ACRA, the independent regulator of auditors in Singapore, conducted a “test” on 110 of the total 780 public accountants from April 2005 to March 2007.
On Jul 25, 2007, ACRA has for the first time released the “report card” on the state of auditing profession in Singapore. The results are as follow:-
- One third of the 110 received a ‘good’ rating.
- Another third were rated ‘satisfactory’
- The remaining third, or 36 accountants, were asked to undergo remedial action.
- The special 5 got their licence suspended or cancelled.
What are the areas of weakness?
ACRA deputy chief Mr Ow Fook Chuen listed the common boo-boos as follow:-
- Inadequate documentation of audit opinions.
- Lack of follow-up on subsequent events up to the date of the audit report. [Why the need to follow up? These events may materially affect the financial statements and the validity of the audit opinion.]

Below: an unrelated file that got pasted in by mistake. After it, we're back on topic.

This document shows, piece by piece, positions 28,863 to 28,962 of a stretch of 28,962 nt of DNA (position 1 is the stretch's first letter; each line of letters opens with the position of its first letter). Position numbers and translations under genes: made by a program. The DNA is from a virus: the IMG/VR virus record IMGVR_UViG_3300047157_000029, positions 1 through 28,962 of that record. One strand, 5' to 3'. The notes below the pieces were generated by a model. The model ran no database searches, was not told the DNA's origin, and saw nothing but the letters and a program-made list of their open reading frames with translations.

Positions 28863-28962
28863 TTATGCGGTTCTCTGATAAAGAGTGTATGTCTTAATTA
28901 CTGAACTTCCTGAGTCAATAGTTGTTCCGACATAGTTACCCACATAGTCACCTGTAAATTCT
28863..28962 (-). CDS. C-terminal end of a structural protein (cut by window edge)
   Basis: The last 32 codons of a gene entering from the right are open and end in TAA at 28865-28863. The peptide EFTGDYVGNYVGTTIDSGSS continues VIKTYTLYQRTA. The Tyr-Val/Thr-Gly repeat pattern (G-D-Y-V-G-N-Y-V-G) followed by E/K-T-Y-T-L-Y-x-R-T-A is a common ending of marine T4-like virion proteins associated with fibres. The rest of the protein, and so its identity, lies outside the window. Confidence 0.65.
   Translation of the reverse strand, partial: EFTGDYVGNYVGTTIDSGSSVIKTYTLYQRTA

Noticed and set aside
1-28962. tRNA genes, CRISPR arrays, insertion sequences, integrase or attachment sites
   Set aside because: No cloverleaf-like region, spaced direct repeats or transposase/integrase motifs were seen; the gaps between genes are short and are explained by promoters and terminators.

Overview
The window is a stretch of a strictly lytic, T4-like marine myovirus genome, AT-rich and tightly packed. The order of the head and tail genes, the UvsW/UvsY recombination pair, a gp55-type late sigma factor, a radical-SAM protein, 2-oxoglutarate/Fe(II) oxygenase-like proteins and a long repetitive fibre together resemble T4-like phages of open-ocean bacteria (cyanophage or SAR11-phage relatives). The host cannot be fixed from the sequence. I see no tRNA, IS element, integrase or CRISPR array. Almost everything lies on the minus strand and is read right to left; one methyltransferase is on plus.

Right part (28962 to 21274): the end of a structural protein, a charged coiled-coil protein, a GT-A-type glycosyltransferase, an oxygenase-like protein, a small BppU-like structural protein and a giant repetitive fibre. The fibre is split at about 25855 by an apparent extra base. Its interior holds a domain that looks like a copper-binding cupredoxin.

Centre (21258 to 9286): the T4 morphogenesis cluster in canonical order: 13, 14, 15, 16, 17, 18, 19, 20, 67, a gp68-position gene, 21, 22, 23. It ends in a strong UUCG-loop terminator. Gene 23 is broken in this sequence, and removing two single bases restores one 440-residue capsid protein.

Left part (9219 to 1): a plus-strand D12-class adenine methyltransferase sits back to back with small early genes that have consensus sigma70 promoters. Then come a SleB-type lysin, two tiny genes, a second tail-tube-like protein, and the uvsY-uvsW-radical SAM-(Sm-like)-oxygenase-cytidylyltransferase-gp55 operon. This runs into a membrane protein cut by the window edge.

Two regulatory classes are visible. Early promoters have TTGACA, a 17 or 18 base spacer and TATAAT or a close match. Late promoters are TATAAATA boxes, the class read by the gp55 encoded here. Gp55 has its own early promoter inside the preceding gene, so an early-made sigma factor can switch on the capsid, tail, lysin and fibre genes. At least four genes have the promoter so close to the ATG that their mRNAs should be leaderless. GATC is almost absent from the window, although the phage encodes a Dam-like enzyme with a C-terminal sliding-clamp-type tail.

- Audit procedures were conveniently updated as ‘noted’ or ‘done’ without actual audit work or assessments being carried out. [While corners were being cut, clients still got charged. Or the other way round where clients want to lower audit fees and thus the corners cut.]
- Insufficient inventory count procedures eg. no physical count procedures.
- Some also blindly and recklessly relied on the audited financial statements by the auditors of overseas subsidiaries without considering their competence.
Edgar’s words of wisdom (ha!)
A second round with wider coverage is expected to be completed in 2011. Hmm… isn’t it a wee bit too long for the next report card in the current dynamic world?
To hasten the process of quality renaissance, should we do with public accountants what we did to hawkers in Singapore ie. force them to display their “A” or “B” or “C” licence? As hawkers’ hygiene in food preparation has public implication, likewise the quality of work of auditors too has significant public implications.
So ACRA what say you?